Shortly after, he appeared in an entirely new character. The little boy who had begun his studies behind the plaster-cast- seller's shop-counter in
Shortly after this event he met an untimely death, and did not live to see the first result of his indefatigable industry and self- culture embodied in stone, - one of the most beautiful and appropriate memorials ever erected to literary genius.
genius and diligent application.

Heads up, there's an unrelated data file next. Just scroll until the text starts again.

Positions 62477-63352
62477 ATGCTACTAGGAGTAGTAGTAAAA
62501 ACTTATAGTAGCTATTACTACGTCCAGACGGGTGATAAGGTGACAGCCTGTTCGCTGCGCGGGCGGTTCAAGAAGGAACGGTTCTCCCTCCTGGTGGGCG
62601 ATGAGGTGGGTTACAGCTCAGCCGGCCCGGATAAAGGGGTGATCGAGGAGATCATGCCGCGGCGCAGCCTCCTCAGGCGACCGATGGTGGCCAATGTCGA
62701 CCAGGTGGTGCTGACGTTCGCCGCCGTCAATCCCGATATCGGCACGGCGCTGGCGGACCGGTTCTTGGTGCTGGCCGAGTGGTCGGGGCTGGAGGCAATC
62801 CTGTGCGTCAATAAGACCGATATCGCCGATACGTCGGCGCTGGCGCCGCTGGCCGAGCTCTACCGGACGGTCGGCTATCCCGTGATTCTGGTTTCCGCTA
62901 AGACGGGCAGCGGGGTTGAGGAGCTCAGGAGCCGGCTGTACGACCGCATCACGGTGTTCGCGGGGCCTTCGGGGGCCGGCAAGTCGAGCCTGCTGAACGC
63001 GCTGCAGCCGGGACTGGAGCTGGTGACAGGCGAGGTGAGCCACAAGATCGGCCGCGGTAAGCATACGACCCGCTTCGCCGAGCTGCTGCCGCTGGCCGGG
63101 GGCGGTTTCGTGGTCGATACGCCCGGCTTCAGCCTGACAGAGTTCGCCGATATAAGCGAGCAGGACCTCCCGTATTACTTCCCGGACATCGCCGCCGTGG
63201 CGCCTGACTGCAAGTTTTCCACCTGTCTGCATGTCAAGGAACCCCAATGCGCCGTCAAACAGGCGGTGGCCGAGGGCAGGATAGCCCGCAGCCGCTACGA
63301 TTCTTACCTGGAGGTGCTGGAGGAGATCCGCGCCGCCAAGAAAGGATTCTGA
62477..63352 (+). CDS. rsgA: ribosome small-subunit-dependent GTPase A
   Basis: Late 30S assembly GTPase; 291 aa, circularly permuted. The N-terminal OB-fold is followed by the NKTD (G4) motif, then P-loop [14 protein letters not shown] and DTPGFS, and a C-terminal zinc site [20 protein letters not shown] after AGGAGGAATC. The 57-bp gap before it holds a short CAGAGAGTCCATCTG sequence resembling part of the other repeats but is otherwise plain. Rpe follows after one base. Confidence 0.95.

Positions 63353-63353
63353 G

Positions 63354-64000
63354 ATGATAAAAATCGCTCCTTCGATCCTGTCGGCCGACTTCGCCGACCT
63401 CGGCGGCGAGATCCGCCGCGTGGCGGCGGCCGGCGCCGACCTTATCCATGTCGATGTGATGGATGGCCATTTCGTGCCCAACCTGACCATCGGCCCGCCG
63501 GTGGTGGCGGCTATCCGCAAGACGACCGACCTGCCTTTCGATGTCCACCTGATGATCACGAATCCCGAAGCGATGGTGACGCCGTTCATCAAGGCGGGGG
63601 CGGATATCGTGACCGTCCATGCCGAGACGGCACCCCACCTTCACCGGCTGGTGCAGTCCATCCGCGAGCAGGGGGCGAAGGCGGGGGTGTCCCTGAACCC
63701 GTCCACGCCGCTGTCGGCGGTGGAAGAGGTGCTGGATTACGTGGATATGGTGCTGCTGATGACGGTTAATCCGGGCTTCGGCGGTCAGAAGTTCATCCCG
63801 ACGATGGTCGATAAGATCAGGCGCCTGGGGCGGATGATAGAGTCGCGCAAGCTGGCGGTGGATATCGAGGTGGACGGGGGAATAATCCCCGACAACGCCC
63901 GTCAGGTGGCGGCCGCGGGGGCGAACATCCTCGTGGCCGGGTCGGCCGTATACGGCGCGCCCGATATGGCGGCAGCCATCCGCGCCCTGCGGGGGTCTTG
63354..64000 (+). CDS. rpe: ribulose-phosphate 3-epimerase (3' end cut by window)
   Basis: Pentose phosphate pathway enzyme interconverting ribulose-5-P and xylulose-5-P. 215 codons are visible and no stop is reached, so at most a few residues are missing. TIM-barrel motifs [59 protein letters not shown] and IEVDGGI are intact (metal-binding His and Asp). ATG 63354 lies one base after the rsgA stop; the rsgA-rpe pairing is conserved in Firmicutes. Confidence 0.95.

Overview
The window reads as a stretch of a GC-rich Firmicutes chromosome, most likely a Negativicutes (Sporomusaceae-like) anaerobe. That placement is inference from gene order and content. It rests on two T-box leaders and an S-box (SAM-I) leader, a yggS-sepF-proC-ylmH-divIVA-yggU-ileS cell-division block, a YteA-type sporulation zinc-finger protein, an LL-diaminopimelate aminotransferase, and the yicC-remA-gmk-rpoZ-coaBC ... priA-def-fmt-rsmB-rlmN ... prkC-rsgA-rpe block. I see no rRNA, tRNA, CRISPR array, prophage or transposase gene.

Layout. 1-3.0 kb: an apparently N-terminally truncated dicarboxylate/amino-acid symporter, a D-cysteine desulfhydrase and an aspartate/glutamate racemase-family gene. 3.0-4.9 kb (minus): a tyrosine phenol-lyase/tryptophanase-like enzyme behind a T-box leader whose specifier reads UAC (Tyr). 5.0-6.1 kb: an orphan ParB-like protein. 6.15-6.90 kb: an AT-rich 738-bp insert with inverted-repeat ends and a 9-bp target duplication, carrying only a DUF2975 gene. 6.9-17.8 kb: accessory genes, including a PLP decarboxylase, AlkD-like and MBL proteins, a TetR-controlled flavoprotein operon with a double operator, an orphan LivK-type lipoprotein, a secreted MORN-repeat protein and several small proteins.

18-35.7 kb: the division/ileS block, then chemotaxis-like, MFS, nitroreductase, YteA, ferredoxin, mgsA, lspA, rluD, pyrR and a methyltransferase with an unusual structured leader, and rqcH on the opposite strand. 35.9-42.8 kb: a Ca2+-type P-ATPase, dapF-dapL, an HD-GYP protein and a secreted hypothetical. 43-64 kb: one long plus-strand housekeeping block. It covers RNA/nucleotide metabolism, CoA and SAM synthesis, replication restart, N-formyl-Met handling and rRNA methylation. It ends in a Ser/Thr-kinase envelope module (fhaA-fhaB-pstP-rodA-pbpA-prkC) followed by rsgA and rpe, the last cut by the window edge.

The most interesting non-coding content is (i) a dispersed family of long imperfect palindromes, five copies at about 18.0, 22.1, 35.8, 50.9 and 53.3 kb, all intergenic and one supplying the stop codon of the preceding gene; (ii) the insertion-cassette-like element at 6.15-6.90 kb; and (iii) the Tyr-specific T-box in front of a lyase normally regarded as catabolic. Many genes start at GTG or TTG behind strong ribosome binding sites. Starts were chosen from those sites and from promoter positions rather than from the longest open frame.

Feeling hampered by his ignorance of the art of reading, and eager to master the contents of Burnet's book, he ceased attending the drawing class at the Institute after the first quarter, and devoted himself to learning reading and writing at home. In this he soon succeeded; and when he again entered the Institute and took out 'Burnet' a second time, he was not only able to read it, but to make written extracts for further use. So ardently did he study the volume, that he used to rise at four o'clock in the morning to read it and copy out passages; after which he went to the foundry at six, worked until six and sometimes eight in the evening; and returned home to enter with fresh zest upon the study of Burnet, which he continued often until a late hour. Parts of his nights were also occupied in drawing and making copies of drawings. On one of these - a copy of Leonardo da Vinci's "Last Supper" – he spent an entire night. He went to bed indeed, but his mind was so engrossed with the subject that he could not sleep, and rose again to resume his pencil.